https://stanford.zoom.us/j/96247688402?pwd=MmxYTi9RTzFUKzFLd3Vab1VYTUcyQT09
(12pm
PT) and Jay will tell us about *Finding planted cliques in sublinear time*.
*Abstract: *
We discuss the planted clique problem, which has been well studied for the
statistical-computational phenomena it shows. A clique of size k is planted
in an Erdos Renyi random graph on n vertices, and our goal is to recover
this clique. Linear time algorithms can easily solve the problem for
k=Omega(sqrt(n)), and it is widely believed that smaller cliques can not be
recovered by polynomial time algorithms. This is known as the Planted
Clique Conjecture.
We uncover more interesting phenomena in the complexity of this problem.
First, we show that in the 'easy' regime, sublinear time algorithms can
actually solve the recovery problem. So either the problem is easy enough
that we don't even need to look at the entire graph. Or it is so hard that
no polynomial time algorithm can solve it.
Then we try and give fine grained computational evidence to show that our
sublinear running times are optimal. We do this by studying a natural
restricted class of algorithms and show that they can not do better than
our algorithms. It is an open problem to extend these arguments to a larger
class of algorithms. The main message will be that the non-existence of
faster sublinear time algorithms in the 'easy' regime is related to the
non-existence of polynomial time algorithms in the 'hard' regime.
This talk is based on joint work with Hilal Asi and Kabir Chandrasekher.
https://arxiv.org/abs/2004.12002
See you there!
Noah
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From jneu at stanford.edu Thu Sep 24 01:01:51 2020
From: jneu at stanford.edu (Joachim Neu)
Date: Thu, 24 Sep 2020 01:01:51 -0700
Subject: [theory-seminar]
=?utf-8?q?IT_Forum=3A_=22High-accuracy_Optimalit?=
=?utf-8?q?y_and_Limitation_of_the_Profile_Maximum_Likelihood=22_=E2=80=93?=
=?utf-8?q?_Yanjun_Han_=28Fri=2C_25-Sep_=40_1=3A15pm=29?=
In-Reply-To:
References:
Message-ID: <7f1dab66fc93206c19593b71005dab918e2f23c5.camel@stanford.edu>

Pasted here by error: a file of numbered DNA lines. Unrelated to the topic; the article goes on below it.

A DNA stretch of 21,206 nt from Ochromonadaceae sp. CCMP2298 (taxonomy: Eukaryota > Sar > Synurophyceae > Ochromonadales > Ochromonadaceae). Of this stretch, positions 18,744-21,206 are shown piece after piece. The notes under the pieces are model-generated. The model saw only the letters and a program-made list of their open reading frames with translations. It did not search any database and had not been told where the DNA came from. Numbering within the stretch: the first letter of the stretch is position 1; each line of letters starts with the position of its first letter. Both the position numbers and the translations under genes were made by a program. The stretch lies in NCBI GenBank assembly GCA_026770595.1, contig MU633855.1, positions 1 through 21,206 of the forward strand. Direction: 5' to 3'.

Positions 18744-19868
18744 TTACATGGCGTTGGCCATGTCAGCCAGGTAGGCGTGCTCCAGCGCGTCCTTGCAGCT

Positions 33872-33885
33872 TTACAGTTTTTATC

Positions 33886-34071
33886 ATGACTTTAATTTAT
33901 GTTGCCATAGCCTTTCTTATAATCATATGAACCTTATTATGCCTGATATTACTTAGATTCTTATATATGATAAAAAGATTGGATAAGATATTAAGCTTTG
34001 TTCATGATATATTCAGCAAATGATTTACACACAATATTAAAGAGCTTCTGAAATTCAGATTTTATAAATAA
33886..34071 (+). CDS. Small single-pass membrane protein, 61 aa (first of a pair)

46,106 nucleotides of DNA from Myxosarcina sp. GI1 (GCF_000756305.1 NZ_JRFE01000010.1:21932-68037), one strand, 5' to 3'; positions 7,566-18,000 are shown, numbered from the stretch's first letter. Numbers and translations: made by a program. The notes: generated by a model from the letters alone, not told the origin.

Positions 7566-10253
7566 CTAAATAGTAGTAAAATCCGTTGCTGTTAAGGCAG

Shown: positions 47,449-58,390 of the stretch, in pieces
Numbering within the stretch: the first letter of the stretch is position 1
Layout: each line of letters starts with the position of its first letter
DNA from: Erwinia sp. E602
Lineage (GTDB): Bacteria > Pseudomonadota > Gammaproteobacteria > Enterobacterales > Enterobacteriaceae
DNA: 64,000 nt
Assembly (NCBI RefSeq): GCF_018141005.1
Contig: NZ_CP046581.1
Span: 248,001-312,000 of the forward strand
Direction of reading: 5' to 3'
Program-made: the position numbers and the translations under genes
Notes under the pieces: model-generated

Reminder: This talk is on Friday, 25-Sept, at 1:15pm PT, via Zoom.
-----Original Message-----
High-accuracy Optimality and Limitation of the Profile Maximum
Likelihood
Yanjun Han ? PhD Candidate, Stanford University
Fri, 25-Sep / 1:15pm / Zoom:
https://stanford.zoom.us/meeting/register/tJwkf-uvqjoqHNIWxY4HHon4K107QMo22PVR
To avoid Zoom-bombing, we ask attendees to sign in
via the above URL to receive the Zoom meeting details by email.
Abstract
Symmetric properties of distributions arise in multiple settings,
where for each of them separate estimators have been developed.
Recently, Orlitsky et al. showed that a single estimator, called the
profile maximum likelihood (PML), achieves the optimal sample
complexity
universally for many properties and any accuracy parameter larger
than
$n^{-1?4}$, where $n$ is the sample size. They
also raised the question whether this low-accuracy range is an
artifact
of the analysis or a fundamental limitation of the PML, which remained
open after several subsequent work.
In this talk, we provide a complete answer to this question and
characterize the tight performance of PML in the high-accuracy regime.
On the positive side, we show that the PML remains sample-optimal for
any accuracy parameter larger than $n^{-1?3}$
using a novel chaining property of the PML distributions. In
particular,
the PML distribution itself is an optimal estimator of the sorted
hidden distribution. On the negative side, we show that the PML as
well
as any adaptive approach cannot be universally sample-optimal when the
accuracy parameter is below $n^{-1?3}$, and characterize the exact
penalty for adaptation via a matching adaptation lower bound.
Based on joint work with Kirankumar Shiragur. The full papers are
available online at
https://arxiv.org/abs/2004.03166 and
https://arxiv.org/abs/2008.11964.
Bio
Yanjun Han is a 6th-year PhD candidate in Electrical Engineering at
Stanford University, advised by Tsachy Weissman. His research
interests
include high-dimensional and nonparametric statistics, information
theory, online learning, applied probability, and their applications.
Mailing list:
https://mailman.stanford.edu/mailman/listinfo/information_theory_forum
This talk:
https://web.stanford.edu/group/it-forum/talks/talks/2020q4/yanjun-han2/
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From jneu at stanford.edu Sat Sep 26 23:26:28 2020
From: jneu at stanford.edu (Joachim Neu)
Date: Sat, 26 Sep 2020 23:26:28 -0700
Subject: [theory-seminar] IBM Research Workshop on the Informational Lens
Message-ID: